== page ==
I think you'll learn more in a purchasing dept than at a consultancy - as a consultant you'll drop in, give your advice, cash the cheque then disappear to the next commission without getting involved in the nitty gritty of purchasing and without ever really having to establish a relationship with stakeholders or suppliers.

    I would suggest that if you apply for a job in a purchasing dept, then you try the private sector rather than the public sector from the start - its far easier to move from private to public than vice versa, so doing it this way round will give you more options.

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  • Matthieu Baril

    18/04/2016 09:16PM

    Lots of great advice here already. I faced a similar choice not long ago and went to intern for Procurious, which was awesome! I then avoided that choice again and went to work for a software company building supplier management software. You can make a lot out of either of the choices you've mentioned, as long as you focus on developing useful skills that are valuable to others. Additionally, I'd also suggest that you build your network of mentors, from different fields, that can help you as you reflect upon career choices and navigating the world of work. Here's a great blog by Procurious founder Tania Seary on attracting mentors: https://goo.gl/uaPGqJ

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  • Michael Fletcher

    12/04/2016 02:32AM

    In my humble opinion, as an international procurement and supply chain modelling trainer, you should focus on getting as much experience as you can before you cross the bridge to being a consultant. Companies need to see solutions, a good consultant can understand the companies need and provide that solution. It's like putting the cart before the horse if you become a consultant without having substantial experience. That being said I would like to wish you good luck with whatever path you decide to take.

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  • Andreas Dornhoff

    11/04/2016 12:07PM

    Dear Laurie-Savidan,

    my name is Andreas Dornhoff and I'am working more than 30 years in the International Oil and Gas branch working first for Mannesmann, second for Fluor Daniel and TECHNIP France. According my experience the best is to start with an big international orientated company to learn purchasing any kind of equipment and material. After three or five years you can change to a "consulting company". They pay good, but they expect a lot of personal investment and you should like to travel as the clients are not often sit in front of your door.

    All the best to you for the future.


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  • Eve Lewis

    11/04/2016 11:25AM

    I kind of agree with Joseph at certain point.
    I am buyer now, I am looking for opportunities in either Public sector or category management as my next career step.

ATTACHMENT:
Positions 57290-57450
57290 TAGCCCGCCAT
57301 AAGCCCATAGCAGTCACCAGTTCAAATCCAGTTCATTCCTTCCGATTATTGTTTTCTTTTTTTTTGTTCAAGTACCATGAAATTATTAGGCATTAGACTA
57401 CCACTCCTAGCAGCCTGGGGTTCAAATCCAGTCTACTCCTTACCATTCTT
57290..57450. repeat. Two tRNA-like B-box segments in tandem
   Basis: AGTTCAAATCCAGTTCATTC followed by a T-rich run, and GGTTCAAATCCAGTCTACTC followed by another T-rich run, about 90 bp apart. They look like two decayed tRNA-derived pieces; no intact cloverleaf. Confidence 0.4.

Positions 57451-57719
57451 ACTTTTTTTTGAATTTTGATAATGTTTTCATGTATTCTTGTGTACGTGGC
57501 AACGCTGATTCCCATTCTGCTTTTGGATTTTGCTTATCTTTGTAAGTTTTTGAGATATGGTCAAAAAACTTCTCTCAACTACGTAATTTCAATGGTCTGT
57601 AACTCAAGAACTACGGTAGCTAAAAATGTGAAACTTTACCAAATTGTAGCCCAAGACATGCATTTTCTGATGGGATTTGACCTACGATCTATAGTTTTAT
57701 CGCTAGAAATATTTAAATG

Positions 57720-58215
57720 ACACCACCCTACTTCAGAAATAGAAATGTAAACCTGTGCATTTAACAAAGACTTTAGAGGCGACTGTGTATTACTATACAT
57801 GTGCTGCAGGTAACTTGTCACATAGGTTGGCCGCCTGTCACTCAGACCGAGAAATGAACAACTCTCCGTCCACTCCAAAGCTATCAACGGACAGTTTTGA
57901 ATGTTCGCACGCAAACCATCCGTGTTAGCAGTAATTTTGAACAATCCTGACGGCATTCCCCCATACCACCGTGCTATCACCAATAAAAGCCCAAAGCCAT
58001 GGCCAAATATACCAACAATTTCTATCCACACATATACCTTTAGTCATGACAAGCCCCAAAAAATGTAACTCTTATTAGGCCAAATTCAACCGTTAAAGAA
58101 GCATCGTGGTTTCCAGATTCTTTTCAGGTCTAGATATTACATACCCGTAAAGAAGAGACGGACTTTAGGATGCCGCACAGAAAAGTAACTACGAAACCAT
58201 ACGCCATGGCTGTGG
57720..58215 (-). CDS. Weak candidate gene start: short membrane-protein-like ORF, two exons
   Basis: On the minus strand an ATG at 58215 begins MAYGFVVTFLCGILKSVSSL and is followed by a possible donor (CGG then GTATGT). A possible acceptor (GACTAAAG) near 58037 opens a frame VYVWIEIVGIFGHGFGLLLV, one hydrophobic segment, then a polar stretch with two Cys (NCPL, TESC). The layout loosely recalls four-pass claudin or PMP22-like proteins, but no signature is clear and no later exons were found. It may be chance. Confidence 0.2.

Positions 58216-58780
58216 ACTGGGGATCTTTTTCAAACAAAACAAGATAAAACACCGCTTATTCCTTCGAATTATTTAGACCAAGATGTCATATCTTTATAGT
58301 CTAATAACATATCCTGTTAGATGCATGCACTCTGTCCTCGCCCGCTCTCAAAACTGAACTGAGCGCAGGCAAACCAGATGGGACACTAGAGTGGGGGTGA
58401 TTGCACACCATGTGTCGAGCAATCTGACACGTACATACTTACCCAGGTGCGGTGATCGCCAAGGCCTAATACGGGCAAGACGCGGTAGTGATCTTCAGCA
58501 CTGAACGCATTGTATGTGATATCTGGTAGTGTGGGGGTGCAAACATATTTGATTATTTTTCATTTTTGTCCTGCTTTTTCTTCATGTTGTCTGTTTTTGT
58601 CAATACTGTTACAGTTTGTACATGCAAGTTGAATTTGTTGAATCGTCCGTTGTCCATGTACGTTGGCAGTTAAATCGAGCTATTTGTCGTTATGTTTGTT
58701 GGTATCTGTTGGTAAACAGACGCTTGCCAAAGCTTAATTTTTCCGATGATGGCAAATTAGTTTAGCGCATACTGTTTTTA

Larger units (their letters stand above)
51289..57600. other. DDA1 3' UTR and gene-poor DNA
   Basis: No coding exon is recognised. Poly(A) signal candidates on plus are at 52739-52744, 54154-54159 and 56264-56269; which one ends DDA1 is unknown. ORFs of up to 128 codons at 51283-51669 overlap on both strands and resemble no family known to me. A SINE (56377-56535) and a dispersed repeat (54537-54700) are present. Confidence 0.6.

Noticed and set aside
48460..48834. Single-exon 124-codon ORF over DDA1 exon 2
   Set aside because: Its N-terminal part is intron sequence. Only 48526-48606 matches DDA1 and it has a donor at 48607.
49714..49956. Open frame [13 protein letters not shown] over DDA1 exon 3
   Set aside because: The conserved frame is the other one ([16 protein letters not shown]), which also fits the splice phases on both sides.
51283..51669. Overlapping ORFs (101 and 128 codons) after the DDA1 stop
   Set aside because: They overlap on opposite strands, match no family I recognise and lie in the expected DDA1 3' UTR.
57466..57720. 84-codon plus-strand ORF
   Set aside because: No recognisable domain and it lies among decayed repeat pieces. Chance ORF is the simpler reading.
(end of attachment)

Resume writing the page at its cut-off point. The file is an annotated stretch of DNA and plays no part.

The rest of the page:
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  • Cristian Martin

    07/04/2016 10:01AM

    A full time position over the big 4 if you want to learn more and progress in my view. Any big international firm would snap you up for your language skills, e.g. the international development sector (devenetjobs.org) are keen on English/French speakers.

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  • Ganesh Gangaikondan

    06/04/2016 12:02PM

    If ur passsion is moderate then join in IT software / Infrastructure company where there is scope for learning & execution in procurement

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  • Joseph Vasoli

    05/04/2016 02:37PM

    In all seriousness, your ability to become/make money as a consultant depends on your industry experience. Never hurts to apply for those consulting positions, but there's not as much of a market for consulting in Procurement/Supply Chain as with HR, Accounting, Finance, and Marketing. Procurement/Supply Chain activities are more likely to be completely outsourced rather than seek outside consulting. Because of this, the competition over consulting positions in Supply Chain is very fierce. At least that's what I've been told by one such consultant.

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  • Joseph Vasoli

    05/04/2016 02:31PM

    If you want people to pay you big bucks for your opinion:

    Step 1: Become a buyer.

    Step 2: Become an inventory planner.

    Step 3: Become a fleet manager.

    Step 4: Become an imports/exports agent.

    Step 5: Get your friends to start calling you a "logistician".

    Step 6: $$$$$$$$$$$

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    Vladislav Mandryka Step 6. Become a strategic sourcing manager or Step 6. Become commodity procurement manager. Step 7. To join to multinational company on position of Global Sourcing expert.

    18/04/2016 11:53AM

  • Laurie Savidan

    12/04/2016 02:35PM

    Really thanks all of you for your return. It helps a lot.